MFAH Will Open New Galleries for Art of the Islamic Worlds on March 5
Endowed by Collector Hossein Afshar, Galleries Will Feature Iranian Art on Extended Loan from the Afshar Collection and Selections from the Museum’s Holdings to Reflect the Breadth and Depth of Historic Islamic Lands
HOUSTON—January 23, 2023—Building upon a historic, decade-long collaboration with the renowned al-Sabah Collection, Kuwait, which has brought hundreds of objects of Islamic art on extended loan to the Museum of Fine Arts, Houston, the Museum will mark the 10th anniversary of that initiative by opening new, permanent galleries for Art of the Islamic Worlds on March 5, 2023. These new galleries have been endowed by collector Hossein Afshar, and will present for the first time the full extent of MFAH holdings in Islamic art in the context of an extensive selection of Iranian masterworks on long-term loan from the Afshar Collection.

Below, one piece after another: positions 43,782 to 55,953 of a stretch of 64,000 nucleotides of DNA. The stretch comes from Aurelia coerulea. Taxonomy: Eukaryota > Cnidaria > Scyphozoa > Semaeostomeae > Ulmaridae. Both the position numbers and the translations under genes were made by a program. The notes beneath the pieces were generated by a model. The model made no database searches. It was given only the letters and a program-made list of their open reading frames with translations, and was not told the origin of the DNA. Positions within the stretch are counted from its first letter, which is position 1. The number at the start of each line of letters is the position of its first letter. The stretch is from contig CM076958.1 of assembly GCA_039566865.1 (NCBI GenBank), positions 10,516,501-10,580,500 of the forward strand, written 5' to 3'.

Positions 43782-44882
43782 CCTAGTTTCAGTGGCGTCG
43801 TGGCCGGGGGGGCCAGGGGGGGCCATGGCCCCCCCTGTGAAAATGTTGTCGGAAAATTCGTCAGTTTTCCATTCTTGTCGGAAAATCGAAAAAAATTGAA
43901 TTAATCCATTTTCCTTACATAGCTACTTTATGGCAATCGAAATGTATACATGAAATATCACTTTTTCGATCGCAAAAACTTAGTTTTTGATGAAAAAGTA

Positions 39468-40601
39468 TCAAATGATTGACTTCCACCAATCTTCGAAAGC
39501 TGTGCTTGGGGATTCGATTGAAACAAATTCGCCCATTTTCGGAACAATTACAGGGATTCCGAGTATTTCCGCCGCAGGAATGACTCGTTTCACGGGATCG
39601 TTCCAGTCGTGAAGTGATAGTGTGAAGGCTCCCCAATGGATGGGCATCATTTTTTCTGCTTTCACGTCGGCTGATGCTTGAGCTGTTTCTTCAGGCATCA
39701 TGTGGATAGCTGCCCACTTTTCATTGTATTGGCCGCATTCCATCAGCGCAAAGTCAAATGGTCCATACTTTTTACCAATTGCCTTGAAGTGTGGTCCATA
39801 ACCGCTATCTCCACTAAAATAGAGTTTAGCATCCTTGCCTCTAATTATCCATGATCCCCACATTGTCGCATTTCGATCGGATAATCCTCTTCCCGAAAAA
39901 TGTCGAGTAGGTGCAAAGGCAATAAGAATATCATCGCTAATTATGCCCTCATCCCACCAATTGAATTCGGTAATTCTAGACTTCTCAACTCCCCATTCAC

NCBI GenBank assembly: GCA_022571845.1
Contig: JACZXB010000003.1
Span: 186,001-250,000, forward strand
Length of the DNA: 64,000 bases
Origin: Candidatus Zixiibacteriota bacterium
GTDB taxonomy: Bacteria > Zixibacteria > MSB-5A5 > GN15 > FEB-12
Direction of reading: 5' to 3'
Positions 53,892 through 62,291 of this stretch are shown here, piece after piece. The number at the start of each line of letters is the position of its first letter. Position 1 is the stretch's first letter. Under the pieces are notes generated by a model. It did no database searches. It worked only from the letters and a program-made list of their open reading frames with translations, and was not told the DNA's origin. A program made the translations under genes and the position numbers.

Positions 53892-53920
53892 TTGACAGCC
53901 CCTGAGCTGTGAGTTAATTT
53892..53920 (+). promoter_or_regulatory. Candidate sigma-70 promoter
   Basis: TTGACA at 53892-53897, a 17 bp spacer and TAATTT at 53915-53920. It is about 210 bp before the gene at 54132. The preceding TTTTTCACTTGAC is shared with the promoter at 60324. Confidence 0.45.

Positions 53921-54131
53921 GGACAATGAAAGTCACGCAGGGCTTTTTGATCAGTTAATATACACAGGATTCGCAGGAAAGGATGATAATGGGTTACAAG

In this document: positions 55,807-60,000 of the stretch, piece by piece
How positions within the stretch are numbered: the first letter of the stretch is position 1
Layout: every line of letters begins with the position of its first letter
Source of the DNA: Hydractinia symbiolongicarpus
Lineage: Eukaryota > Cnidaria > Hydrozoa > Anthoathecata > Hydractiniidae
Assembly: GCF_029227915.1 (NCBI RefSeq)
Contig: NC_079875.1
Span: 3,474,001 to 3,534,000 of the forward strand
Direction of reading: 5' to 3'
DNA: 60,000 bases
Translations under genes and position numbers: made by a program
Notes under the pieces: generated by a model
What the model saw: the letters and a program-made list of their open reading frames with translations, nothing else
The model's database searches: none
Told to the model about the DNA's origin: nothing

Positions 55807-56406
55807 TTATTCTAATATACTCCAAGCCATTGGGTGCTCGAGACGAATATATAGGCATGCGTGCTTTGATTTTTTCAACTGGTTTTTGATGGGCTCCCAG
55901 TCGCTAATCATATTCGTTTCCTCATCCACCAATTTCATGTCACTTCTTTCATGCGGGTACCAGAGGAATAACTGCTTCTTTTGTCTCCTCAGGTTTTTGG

Carefully assembled over the past 50 years, the distinguished Afshar Collection conveys the rich artistic traditions of Iranian civilization from the 7th to 19th century, in several hundred exquisite paintings, significant ceramics, precious inlaid metal ware, and finely woven silk fabrics and carpets.
The MFAH has devoted permanent gallery space to Islamic art for more than a decade, and the new Afshar galleries nearly double previous display space for Islamic art. Hundreds of objects—exquisite paintings, manuscripts, ceramics, carpets, and metalwork spanning more than 1,000 years—will reflect the breadth of historic Islamic lands, including present-day Morocco, Spain, Tunisia, Egypt, Türkiye, Syria, Iraq, Iran, Uzbekistan, Afghanistan, Pakistan, and India.